BBC Worldwide shimmies into dancing format sales

Some 50 countries now make local versions of ‘Strictly Come Dancing’

BBC One’s Strictly Come Dancing presenting team Tess Daly (left) and Claudia Winkleman

BBC One’s Strictly Come Dancing presenting team Tess Daly (left) and Claudia Winkleman


What do Slovenia, Costa Rica, Cambodia and Serbia have in common? They are the newest entrants to what BBC Worldwide calls “the Dancing with Stars global family”.

According to the BBC Worldwide annual report published this week, some 50 countries have now signed up to make local versions of the BBC’s most successful format.

It is known in its home market as Strictly Come Dancing, in Norway as Skal vi Danse?, in Italy as Ballando con le Stelle and in Germany and Sweden – disappointingly – as Let’s Dance.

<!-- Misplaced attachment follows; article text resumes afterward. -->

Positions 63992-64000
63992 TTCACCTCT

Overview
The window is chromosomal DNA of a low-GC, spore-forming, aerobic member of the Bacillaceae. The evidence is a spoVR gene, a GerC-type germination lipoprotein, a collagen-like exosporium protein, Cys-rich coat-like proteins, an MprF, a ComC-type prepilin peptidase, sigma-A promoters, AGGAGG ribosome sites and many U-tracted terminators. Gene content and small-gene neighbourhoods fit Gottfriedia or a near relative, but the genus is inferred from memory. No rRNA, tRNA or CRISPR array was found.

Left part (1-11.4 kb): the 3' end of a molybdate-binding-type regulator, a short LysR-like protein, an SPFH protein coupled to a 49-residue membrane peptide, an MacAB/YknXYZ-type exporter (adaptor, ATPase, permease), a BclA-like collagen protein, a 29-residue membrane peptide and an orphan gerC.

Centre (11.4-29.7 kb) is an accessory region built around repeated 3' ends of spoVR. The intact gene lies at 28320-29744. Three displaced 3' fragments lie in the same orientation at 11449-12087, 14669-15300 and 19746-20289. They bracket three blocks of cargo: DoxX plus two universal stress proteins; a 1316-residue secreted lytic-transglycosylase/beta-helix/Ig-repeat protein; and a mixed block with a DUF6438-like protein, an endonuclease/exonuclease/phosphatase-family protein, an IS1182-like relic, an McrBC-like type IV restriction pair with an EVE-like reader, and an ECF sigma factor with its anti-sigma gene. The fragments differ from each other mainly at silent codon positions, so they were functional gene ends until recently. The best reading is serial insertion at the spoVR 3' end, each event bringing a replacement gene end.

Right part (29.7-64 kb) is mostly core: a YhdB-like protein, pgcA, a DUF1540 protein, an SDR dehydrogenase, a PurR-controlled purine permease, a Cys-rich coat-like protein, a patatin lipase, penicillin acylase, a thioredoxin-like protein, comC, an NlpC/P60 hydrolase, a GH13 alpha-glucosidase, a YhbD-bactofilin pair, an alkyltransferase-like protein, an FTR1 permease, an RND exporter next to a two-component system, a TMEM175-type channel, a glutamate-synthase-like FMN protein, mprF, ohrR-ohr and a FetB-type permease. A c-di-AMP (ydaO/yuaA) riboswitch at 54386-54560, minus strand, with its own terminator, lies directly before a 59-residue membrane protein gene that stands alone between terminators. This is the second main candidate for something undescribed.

In the international language of television, the chances are that a frothy quickstep or awkward rumba will pull in an audience: in France, Danse avec les Stars has six million viewers; in Poland, Taniec z Gwiazdami has four million; and Jhalak Dikhhla Jaa pulls in an audience of more than 19 million in India.

Rumoured contestants

Dancing with the StarsHollywood Reporter

That tag could arguably be applied to the original Strictly, were it not for the fact with an audience of 10 million-plus during its last series it easily did its main job in beating ITV’s more aged The X Factor for Saturday night viewers.

Rumoured contestants in the upcoming twelfth series include presenter Caroline Flack, tennis coach Judy Murray, Radio 1 DJ Greg James and retired Scottish Match of the Day football pundit Alan Hansen – who, if he takes part, is guaranteed to have his footwork judged “diabolical”.